Free prescription drugs could reduce overall health-care costs in Canada: study

From CTV News

Overall health-care costs could be reduced in Canada by providing free prescription drugs to patients, according to a new study.

Led by a researcher from the University of Toronto’s medical school, the three-year study aimed to see how eliminating out-of-pocket medication fees would impact health-care system spending, particularly for patients who reported delaying or not taking prescription drugs due to costs.

“There are millions of Canadians who report not taking medications because of the costs,” lead author and University of Toronto associate professor Dr. Nav Persaud told “We were trying to measure the effects of providing people with free access to medicines, as would happen in a national pharmacare program.”

The study tracked 786 adult patients at nine primary care sites in Ontario who were taking 128 different essential medicines that covered everything from diabetes to depression. In addition to prescriptions, total health-care cost calculations included emergency room trips, hospitalizations, home care, and visits with doctors and specialists.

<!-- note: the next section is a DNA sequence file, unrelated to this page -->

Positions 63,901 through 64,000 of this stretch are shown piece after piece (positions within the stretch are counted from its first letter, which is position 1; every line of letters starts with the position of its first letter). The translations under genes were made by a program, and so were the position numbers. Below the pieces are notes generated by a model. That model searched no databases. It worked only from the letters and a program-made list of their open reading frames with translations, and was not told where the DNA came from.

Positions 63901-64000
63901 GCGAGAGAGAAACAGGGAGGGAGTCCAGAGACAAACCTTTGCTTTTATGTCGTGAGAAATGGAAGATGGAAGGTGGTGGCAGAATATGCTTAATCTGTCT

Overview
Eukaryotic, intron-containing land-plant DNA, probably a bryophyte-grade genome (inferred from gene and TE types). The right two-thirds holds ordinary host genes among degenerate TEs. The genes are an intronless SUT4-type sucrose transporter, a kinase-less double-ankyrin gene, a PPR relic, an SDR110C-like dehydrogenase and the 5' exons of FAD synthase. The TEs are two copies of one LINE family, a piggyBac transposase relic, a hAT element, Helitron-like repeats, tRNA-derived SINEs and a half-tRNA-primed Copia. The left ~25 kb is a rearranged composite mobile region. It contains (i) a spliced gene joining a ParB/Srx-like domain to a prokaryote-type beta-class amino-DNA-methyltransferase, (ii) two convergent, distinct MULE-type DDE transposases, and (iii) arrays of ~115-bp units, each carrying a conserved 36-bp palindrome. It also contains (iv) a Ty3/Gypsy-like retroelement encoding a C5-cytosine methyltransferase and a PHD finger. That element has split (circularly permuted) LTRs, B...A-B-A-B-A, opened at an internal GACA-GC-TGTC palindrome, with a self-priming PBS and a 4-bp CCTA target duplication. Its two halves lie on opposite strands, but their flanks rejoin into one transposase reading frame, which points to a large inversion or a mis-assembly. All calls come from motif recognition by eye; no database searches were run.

HIV stigma index researchers look for Manitobans with positive diagnoses to share experience

From CBC News

Manitoba researchers looking for people to take part in a national HIV Stigma Index project are only about halfway to their goal of hearing from at least 75 people living with a positive diagnosis.

The international peer-driven research project helps understand the stigma associated with HIV and supports those living with a diagnosis.

“I wouldn’t say that anybody ran out and said ‘I’m gonna go get HIV today and see how that happens.’ Things happen to people and it’s our duty as human beings to support people no matter what they’re going through,” research co-ordinator Arthur Miller told CBC Information Radio Wednesday.